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many cases, the changes within the construct may be too small or too complex to change the number of kbp

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or cannot be determined. To differentiate these constructs, they will be appended with a sequential number between the Tg (also Et, Pt, Gt) and the parentheses, instead of including further details in the name.  Details will be provided in the notes field on the construct page.

      Examples: original construct: Tg1(uxs1:GFP); subsequent construct: Tg2(uxs1:GFP); additional constructs: Tg#(uxs1:GFP)

  • Foreign Genes used in constructs: For those cases where a gene from a different species is used, the three letter species abbreviation should be used (Homo sapien [Hsa], Mus musculus [Mmu], Salmo salar [Ssa]) followed by a period and the gene symbol. For human genes use the standard gene symbol conventions of all capital letters. For mouse and other species, the first letter of the gene is capitalized. An exception to the 3-letter rule is Chlamydomonas reinhardtii.  Please use Cr for this organism as the 3-letter abbreviation (Cre) conflicts with the abbreviation for the Cre-Lox system.

     Example: Tg(Hsa.FGF8:GFP)  Here the promoter of the human FGF8 gene is driving expression of GFP.

     Example: Tg(Ssa.Ndr2:GFP)  Here the promoter of the salmon Ndr2 gene is driving expression of GFP.

  • Mutations used in constructs: When a mutated form of a gene is used in a construct, the

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  • mutation/s in the gene

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  • can be included in the construct. The variations should be represented at the most basic level, describing either DNA or amino acid changes.  Manuscript descriptions of the mutated sequence should always be related to a reference sequence (accession number) in order to be relevant and informative. The accession number will be added to the construct page.

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     Example:

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Tg(cav3:cav3_R26Q-GFP) The mutation results in an amino acid substitution of arginine for glutamine at position 26.

     Example: Tg(Hsa.MPZ_1026T>A:EGFP) The nucleotide mutation is in human gene MPZ at position 1026 where T has been replaced by A.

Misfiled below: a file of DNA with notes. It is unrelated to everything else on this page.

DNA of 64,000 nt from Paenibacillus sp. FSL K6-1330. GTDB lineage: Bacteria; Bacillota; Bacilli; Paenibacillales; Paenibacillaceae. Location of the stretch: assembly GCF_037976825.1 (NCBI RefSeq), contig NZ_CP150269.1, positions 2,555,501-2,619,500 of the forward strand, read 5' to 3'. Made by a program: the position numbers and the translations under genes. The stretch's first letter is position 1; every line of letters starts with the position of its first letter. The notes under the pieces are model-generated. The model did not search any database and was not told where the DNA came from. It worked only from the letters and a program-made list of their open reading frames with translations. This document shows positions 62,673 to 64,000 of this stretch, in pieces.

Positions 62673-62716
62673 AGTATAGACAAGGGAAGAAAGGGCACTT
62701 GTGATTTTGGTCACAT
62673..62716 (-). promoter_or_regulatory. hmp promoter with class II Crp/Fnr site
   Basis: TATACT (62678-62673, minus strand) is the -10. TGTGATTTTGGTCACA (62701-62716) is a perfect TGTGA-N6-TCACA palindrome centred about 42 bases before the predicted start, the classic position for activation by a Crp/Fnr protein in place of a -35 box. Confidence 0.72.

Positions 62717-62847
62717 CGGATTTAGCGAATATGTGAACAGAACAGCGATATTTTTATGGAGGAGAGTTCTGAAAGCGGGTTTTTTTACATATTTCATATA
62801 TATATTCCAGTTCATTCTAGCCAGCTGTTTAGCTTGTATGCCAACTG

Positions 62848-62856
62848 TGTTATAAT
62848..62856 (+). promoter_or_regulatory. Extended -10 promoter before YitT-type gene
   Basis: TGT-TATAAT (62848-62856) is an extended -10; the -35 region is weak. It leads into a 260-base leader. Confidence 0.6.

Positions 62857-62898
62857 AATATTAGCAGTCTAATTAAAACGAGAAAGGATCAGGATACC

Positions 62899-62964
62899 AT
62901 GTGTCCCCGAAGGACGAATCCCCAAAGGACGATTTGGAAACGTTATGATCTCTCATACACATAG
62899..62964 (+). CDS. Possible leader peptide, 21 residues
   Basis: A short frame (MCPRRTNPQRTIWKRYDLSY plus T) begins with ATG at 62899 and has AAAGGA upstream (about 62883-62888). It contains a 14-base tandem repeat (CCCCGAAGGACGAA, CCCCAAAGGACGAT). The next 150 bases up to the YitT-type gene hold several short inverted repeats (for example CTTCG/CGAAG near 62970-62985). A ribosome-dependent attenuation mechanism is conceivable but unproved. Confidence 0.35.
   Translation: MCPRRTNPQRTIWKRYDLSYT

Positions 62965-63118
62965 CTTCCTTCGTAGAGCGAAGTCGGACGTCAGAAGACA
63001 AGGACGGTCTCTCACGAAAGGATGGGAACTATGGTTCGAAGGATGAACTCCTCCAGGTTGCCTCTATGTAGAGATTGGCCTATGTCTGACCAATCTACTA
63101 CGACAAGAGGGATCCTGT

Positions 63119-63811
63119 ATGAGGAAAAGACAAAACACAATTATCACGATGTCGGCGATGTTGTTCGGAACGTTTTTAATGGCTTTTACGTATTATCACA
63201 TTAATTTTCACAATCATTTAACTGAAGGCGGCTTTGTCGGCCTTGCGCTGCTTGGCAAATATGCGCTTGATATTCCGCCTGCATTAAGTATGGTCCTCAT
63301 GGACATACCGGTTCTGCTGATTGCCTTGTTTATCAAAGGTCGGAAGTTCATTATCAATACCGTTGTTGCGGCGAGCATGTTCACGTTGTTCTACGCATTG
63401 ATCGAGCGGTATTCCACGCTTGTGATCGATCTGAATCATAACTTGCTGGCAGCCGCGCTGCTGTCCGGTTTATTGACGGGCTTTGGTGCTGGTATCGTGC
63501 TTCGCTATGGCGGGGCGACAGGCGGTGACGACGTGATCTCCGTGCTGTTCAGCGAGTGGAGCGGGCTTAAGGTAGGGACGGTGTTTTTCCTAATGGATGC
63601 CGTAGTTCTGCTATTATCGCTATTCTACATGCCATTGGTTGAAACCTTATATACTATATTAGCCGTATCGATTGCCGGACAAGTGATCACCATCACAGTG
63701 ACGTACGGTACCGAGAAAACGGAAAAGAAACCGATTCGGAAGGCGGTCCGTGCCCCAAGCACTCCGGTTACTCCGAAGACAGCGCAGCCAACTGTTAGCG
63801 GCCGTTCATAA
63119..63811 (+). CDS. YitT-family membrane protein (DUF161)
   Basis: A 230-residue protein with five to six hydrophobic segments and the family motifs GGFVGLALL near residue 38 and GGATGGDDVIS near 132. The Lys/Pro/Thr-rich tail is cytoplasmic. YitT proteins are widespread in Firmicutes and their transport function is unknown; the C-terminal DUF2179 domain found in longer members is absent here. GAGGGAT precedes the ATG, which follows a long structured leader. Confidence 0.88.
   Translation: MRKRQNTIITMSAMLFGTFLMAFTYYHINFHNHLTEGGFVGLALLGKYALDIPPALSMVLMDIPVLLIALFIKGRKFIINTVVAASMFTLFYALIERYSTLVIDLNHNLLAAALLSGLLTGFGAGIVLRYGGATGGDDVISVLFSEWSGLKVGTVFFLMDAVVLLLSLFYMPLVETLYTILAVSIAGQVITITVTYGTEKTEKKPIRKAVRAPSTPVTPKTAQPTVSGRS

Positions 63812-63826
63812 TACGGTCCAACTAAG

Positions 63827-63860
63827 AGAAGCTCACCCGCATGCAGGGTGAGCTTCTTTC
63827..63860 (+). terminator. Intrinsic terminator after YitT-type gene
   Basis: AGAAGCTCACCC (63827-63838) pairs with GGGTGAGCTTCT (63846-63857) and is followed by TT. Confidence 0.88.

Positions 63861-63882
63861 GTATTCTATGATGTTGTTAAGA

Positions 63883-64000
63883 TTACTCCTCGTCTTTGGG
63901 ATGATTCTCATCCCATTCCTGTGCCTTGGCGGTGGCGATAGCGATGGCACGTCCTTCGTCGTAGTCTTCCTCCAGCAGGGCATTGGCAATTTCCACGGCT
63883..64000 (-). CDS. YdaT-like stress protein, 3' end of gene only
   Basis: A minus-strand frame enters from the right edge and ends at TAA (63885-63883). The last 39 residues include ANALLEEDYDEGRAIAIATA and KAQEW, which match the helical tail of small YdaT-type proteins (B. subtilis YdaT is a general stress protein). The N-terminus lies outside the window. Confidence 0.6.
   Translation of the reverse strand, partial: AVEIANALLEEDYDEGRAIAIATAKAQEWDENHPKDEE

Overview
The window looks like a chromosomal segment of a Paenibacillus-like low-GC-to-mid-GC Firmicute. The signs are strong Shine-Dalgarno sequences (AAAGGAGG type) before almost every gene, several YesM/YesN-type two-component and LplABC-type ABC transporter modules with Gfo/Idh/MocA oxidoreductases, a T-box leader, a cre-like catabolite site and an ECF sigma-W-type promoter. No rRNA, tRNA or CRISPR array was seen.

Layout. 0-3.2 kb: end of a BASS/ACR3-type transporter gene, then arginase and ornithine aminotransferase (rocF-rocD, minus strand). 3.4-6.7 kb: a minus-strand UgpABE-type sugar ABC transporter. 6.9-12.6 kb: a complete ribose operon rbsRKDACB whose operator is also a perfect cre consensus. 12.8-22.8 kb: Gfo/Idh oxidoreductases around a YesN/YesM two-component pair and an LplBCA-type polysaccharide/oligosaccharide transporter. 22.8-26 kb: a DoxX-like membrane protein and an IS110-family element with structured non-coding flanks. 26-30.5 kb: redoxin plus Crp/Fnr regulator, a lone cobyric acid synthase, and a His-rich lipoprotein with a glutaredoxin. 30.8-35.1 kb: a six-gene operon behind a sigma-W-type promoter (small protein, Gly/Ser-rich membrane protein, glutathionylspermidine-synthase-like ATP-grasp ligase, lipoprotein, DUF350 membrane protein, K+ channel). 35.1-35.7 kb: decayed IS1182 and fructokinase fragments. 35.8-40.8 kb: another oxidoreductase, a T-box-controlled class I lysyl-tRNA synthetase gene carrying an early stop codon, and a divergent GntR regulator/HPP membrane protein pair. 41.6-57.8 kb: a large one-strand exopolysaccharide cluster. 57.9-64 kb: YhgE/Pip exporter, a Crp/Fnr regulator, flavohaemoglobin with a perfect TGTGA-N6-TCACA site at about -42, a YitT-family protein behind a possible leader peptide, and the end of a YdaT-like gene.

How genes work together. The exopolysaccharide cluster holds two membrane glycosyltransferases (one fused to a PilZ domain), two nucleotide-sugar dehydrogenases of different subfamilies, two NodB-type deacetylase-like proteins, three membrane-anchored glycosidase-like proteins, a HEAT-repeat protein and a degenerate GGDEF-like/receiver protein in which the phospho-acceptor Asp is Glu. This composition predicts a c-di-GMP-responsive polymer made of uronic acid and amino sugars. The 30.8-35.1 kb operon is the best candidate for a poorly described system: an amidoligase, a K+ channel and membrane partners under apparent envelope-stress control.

• Clones in constructs: Transgenic constructs using modified clones, such as BACs and PACs, should be named with the clone type inserted between the "Tg" and the "(

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  • ". The accession number of the clone must be included in the publication, so it can be associated with the construct. A link to the appropriate clone will be added to the construct page.

    Example: TgPAC(tal1:GFP) GFP is inserted within or near the coding sequence of tal1 in the PAC with the GenBank# AL592495.

  • Two or more cassettes in one construct: If there are two or more cassettes in a construct, it is necessary to distinguish between

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  • cassettes by using a comma.

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     Example: Tg(isl2b:GAL4,UAS:GFP) Here, isl3 promoter drives GAL4, and UAS drives GFP

  • Two or more distinct constructs inserted at the same locus: If 2 or more independently injected constructs

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  • are experimentally demonstrated to be integrated

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  • at the same locus, each construct

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  • should be separated by a

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  • comma. In this case, the line will be assigned one line designation (allele) number.  Note: if it is later

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  • determined that the constructs integrated in different

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  • loci, an additional line number

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  • will be needed. 

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Example: Tg(

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sox9a:mCherry),Tg(usx1:YFP)line#

  • One promoter drives two or more coding sequences in construct: When one promoter is used to drive more than one

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  • coding sequence, a comma is used to separate the gene names.  This includes uni- & bidirectional promoters.

     Example: Tg(abhd2a:YFP,mCherry)

  • Construct using a regulatory element that regulates more than one gene in vivo : For those situations where a construct utilizes enhancers or promoters from genes that regulate two or more genes in vivo, only one of the genes should be represented in the name such that the gene with the lowest number or gene closest to the promoter is listed.

     Example:  Tg(